This paper suggests that the philosophical work of Bernard Lonergan comprises a
powerful resource particularly suited to underpin and inform the practice of action
learning in the context of a mathematical methodology for initial teacher
education. It is proposed that the cognitional theory of Bernard Lonergan provides
a framework that is uniquely suited to guiding this dynamic interplay, concerned
as it is with what Lonergan calls the ‘realms of meaning’ of theory, practice and
interiority (Lonergan 1972; D. Coghlan, 2010; D. Coghlan, 2016) and which can
be adopted for mathematics teacher education.
The three-fold Action Learning strategy presented reorients education away from
the transmission of pre-formulated concepts and towards the engagement of the
‘pure desire to know’ of each student as it draws the pre-service teacher through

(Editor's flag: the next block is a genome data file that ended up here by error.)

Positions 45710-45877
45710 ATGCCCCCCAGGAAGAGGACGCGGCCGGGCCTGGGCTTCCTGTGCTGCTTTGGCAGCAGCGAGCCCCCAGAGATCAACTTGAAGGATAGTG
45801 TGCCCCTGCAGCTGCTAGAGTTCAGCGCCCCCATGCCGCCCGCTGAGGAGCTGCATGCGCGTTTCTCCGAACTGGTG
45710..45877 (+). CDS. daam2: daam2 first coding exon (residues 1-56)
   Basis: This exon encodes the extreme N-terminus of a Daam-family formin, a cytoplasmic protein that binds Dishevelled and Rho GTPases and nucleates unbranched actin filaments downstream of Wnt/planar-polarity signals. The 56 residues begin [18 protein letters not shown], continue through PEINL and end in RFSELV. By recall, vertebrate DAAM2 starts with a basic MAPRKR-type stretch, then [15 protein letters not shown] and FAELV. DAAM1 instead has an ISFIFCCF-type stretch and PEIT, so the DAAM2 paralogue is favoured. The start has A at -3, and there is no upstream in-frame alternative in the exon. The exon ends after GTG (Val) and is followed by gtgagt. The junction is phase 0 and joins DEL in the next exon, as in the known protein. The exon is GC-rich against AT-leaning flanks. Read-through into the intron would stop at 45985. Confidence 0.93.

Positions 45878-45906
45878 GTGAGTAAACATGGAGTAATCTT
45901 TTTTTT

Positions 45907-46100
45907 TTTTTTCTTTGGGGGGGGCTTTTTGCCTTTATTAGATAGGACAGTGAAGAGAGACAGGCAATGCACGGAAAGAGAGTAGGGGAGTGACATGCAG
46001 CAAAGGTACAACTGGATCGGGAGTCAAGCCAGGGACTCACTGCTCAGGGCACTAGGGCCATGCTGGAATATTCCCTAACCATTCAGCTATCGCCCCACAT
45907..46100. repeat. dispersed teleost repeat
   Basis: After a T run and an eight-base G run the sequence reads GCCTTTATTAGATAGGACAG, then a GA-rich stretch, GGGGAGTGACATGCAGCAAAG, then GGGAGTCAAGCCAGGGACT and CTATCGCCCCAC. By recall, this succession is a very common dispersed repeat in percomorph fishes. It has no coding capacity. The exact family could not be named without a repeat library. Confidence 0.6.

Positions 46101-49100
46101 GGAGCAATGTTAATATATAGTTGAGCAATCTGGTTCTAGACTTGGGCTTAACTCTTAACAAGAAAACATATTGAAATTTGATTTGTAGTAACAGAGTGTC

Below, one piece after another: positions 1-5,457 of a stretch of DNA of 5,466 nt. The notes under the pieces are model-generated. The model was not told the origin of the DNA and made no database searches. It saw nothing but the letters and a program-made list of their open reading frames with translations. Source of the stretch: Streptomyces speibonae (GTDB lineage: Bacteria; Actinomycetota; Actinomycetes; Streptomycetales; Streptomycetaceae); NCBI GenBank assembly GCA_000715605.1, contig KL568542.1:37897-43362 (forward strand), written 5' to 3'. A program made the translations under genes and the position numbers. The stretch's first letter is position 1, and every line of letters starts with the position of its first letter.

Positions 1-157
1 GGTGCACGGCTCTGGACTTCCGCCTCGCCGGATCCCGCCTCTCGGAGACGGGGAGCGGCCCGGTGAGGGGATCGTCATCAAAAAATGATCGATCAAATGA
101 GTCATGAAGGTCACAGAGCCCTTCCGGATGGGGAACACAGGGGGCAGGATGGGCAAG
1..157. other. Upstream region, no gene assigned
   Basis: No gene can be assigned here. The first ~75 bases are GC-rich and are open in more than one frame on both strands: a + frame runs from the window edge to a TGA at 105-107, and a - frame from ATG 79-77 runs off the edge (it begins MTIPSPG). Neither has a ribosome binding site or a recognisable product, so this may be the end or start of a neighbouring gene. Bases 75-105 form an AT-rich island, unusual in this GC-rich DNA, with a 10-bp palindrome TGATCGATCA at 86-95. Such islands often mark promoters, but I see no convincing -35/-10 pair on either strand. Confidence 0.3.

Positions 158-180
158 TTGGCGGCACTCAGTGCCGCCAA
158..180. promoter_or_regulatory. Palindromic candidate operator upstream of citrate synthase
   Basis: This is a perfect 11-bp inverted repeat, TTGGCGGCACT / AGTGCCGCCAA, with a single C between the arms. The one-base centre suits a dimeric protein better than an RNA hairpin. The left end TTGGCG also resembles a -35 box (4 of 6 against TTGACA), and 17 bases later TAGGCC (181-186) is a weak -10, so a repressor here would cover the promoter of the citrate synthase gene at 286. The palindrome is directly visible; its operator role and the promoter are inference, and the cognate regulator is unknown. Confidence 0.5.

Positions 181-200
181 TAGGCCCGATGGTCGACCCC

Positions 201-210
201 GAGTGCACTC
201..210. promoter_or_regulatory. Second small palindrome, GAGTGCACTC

the levels of cognitional process. Lonergan’s emphasis, like a teacher’s, is on the
act or event of insight in the learner’s mind.
Practical and higher order thinking and reflection, promoted by encouraging
problem solving skills, is best supported by valuing and elucidating reflexively the
process of inquisitive and creative enquiry (Mason, 1998). Mathematical problems
provoke spontaneous common-sense enquiry. With tutor guidance, enquiry moves
into the realm of theory, or scientific knowing, an approach which offers a
rationale to students for learning mathematical topics (Hiebert et al., 1996; Prusak,
Hershkowitz, & Schwarz, 2013) and lastly to reflection and critical knowing.
Lonergan’s approach focusses on the student’s framing fruitful questions rather
than always reaching right answers. The cognitional theory provides teachers, preservice
teachers and students with a guide to bring cognitional process into
conscious awareness (Carley, 2005; Colleran, 2002; Connolly, Murphy, & Moore,
2008) and can be adopted for the mathematics ITE programmes.